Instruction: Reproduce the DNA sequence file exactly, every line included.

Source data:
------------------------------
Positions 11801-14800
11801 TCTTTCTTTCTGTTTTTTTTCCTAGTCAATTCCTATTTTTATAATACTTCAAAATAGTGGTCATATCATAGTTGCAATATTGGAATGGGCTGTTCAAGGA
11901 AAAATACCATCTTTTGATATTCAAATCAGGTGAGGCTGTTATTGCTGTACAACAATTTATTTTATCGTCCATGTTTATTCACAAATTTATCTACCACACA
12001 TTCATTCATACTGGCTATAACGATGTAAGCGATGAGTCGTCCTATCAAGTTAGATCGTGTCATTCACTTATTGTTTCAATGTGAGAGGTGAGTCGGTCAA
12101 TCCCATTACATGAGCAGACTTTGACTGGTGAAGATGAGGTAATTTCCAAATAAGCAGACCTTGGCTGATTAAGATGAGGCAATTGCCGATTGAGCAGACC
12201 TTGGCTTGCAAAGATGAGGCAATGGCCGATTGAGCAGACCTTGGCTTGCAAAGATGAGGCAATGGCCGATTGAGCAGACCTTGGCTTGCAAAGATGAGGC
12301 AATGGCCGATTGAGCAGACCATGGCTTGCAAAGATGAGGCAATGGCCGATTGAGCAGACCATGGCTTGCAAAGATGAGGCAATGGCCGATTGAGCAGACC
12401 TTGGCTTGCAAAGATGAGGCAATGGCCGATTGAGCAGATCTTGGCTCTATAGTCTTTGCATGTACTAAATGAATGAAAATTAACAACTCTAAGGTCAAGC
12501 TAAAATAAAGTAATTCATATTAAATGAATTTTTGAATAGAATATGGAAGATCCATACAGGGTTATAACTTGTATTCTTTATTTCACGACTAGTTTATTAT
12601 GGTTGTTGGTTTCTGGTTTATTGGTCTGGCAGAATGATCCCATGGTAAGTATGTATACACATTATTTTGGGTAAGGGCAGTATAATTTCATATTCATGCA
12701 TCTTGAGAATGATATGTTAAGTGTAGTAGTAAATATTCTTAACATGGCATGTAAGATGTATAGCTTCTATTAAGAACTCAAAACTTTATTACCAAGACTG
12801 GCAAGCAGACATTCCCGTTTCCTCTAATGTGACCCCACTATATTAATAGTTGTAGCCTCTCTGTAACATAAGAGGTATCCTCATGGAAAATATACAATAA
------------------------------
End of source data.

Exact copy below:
Positions 11801-14800
11801 TCTTTCTTTCTGTTTTTTTTCCTAGTCAATTCCTATTTTTATAATACTTCAAAATAGTGGTCATATCATAGTTGCAATATTGGAATGGGCTGTTCAAGGA
11901 AAAATACCATCTTTTGATATTCAAATCAGGTGAGGCTGTTATTGCTGTACAACAATTTATTTTATCGTCCATGTTTATTCACAAATTTATCTACCACACA
12001 TTCATTCATACTGGCTATAACGATGTAAGCGATGAGTCGTCCTATCAAGTTAGATCGTGTCATTCACTTATTGTTTCAATGTGAGAGGTGAGTCGGTCAA
12101 TCCCATTACATGAGCAGACTTTGACTGGTGAAGATGAGGTAATTTCCAAATAAGCAGACCTTGGCTGATTAAGATGAGGCAATTGCCGATTGAGCAGACC
12201 TTGGCTTGCAAAGATGAGGCAATGGCCGATTGAGCAGACCTTGGCTTGCAAAGATGAGGCAATGGCCGATTGAGCAGACCTTGGCTTGCAAAGATGAGGC
12301 AATGGCCGATTGAGCAGACCATGGCTTGCAAAGATGAGGCAATGGCCGATTGAGCAGACCATGGCTTGCAAAGATGAGGCAATGGCCGATTGAGCAGACC
12401 TTGGCTTGCAAAGATGAGGCAATGGCCGATTGAGCAGATCTTGGCTCTATAGTCTTTGCATGTACTAAATGAATGAAAATTAACAACTCTAAGGTCAAGC
12501 TAAAATAAAGTAATTCATATTAAATGAATTTTTGAATAGAATATGGAAGATCCATACAGGGTTATAACTTGTATTCTTTATTTCACGACTAGTTTATTAT
12601 GGTTGTTGGTTTCTGGTTTATTGGTCTGGCAGAATGATCCCATGGTAAGTATGTATACACATTATTTTGGGTAAGGGCAGTATAATTTCATATTCATGCA
12701 TCTTGAGAATGATATGTTAAGTGTAGTAGTAAATATTCTTAACATGGCATGTAAGATGTATAGCTTCTATTAAGAACTCAAAACTTTATTACCAAGACTG
12801 GCAAGCAGACATTCCCGTTTCCTCTAATGTGACCCCACTATATTAATAGTTGTAGCCTCTCTGTAACATAAGAGGTATCCTCATGGAAAATATACAATAA